The Treasury will now provide Sh10 billion to guarantee commercial loans for small and medium enterprises (SMEs) in a bid to cushion them from the economic fall-out arising from the coronavirus pandemic.
The funds will be disbursed in two tranches of Sh5 billion each in the year to next June and the other in the 2021/22 period were approved Thursday during a Cabinet meeting.
Under the scheme, the State will pay an undisclosed percentage of the losses in case an SME defaults on a commercial loan, a move that reduces the risk associated with lending to small businesses.
Treasury had initially said it will provide Sh3 billion as seed capital for the Credit Guarantee Scheme but the increase of Sh7 billion will cover more small businesses seeking commercial loans.
President Uhuru Kenyatta said the State is eyeing Sh100 billion for the scheme with more funds to be raised from international financiers.
The State will under the scheme provide third-party credit risk mitigation to commercial banks by absorbing a portion of losses on SME loans in the event of default.
“Cabinet approved the establishment of a Credit Guarantee Scheme with an initial seed capital of Sh10 billion to be capitalised in two tranches of Sh5 billion in the Financial Year 2020/21 and Financial Year 2021/22,” President Kenyatta said.
“The Credit Guarantee Scheme is expected to be operationalized by mid-October, 2020.”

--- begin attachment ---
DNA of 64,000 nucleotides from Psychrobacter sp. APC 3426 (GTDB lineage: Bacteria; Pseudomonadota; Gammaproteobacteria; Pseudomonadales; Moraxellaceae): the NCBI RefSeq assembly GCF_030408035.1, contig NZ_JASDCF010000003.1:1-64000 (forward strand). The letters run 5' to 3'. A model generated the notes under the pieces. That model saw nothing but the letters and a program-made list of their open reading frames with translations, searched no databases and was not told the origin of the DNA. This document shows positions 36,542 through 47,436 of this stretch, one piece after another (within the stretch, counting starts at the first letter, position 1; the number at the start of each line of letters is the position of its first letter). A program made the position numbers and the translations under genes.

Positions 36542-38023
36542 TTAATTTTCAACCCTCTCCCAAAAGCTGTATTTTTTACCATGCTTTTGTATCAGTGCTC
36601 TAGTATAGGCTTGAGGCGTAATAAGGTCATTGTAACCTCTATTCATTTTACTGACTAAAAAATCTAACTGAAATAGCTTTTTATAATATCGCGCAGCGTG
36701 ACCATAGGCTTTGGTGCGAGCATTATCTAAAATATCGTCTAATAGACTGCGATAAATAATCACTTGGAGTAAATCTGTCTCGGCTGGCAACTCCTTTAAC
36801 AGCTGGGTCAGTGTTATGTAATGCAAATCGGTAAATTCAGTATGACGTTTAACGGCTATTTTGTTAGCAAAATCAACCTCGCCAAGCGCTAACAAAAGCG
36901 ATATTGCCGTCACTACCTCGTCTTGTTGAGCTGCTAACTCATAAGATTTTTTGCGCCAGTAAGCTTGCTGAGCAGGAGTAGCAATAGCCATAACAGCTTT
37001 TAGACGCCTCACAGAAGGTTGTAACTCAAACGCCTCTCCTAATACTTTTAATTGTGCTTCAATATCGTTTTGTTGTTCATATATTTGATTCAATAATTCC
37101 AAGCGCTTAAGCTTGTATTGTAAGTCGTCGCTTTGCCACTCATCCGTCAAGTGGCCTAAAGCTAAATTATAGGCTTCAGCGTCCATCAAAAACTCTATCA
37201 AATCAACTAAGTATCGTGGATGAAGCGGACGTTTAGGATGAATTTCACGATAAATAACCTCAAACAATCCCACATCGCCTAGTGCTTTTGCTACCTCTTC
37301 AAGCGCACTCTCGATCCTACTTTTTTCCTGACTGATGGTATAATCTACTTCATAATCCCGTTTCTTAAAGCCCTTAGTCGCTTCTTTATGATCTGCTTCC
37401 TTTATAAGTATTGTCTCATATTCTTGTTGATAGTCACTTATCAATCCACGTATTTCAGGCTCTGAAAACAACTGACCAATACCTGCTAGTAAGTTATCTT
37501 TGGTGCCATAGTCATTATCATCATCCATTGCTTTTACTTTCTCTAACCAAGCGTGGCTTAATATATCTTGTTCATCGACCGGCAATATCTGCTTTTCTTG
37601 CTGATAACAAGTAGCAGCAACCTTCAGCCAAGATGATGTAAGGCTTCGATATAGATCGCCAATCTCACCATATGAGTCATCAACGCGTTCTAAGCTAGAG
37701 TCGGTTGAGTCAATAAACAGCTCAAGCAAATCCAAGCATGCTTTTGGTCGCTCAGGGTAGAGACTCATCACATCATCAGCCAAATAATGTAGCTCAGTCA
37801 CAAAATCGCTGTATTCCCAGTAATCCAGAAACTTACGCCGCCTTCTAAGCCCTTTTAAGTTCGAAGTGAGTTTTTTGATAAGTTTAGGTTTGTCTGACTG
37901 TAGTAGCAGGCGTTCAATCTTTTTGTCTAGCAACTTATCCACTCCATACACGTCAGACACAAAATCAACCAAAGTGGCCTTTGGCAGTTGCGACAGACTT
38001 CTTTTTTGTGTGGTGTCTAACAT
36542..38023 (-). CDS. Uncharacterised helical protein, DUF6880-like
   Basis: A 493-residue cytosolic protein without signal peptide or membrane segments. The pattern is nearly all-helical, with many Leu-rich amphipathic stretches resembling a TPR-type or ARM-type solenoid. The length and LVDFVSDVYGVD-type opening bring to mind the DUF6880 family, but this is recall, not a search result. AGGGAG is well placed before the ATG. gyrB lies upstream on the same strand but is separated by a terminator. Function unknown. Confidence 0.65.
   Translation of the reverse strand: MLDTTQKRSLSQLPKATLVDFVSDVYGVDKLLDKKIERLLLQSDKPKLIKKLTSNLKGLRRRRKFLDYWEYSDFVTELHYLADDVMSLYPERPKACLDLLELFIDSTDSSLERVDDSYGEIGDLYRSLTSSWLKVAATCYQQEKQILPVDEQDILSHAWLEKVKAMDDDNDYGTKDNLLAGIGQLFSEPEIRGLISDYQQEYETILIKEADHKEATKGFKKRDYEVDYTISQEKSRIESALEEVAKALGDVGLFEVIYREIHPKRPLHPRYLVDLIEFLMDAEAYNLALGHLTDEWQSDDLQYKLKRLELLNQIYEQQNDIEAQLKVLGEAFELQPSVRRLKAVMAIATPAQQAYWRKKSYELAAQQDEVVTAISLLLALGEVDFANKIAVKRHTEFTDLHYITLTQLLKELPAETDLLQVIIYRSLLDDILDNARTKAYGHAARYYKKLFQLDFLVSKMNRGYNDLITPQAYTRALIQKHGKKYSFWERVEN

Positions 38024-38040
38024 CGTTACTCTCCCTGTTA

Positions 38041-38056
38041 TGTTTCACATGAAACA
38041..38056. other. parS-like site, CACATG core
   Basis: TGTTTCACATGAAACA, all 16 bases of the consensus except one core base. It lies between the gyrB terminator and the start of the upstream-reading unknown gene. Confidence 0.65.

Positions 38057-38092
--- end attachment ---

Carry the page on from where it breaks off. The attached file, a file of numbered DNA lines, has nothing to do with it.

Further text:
Roll-out of the fund comes at a time most small businesses have taken a hit from the coronavirus disease leading to job-layoffs, salary cuts and closures due to dwindling revenue streams.
Businesses like restaurants, bars and retail stores are already struggling with a decline in customer demand, repayment of bank loans, rent and utility bills fuelling worries of a spike in non-performing loans.
Parliament is debating the Public Finance Management (Amendment) Bill, 2020 that will anchor the roll-out of the scheme.
SMEs must have an annual turnover of not more than Sh100 million and a workforce of between 51 and 250 workers to qualify for the loans cover.
The EU has committed €100 million (Sh11.7 billion), boosting the State-backed credit guarantee scheme.
The Central Bank of Kenya has been pushing for the speedy roll-out of the fund in a bid to help SMEs hard-hit by the Covid-19 pandemic.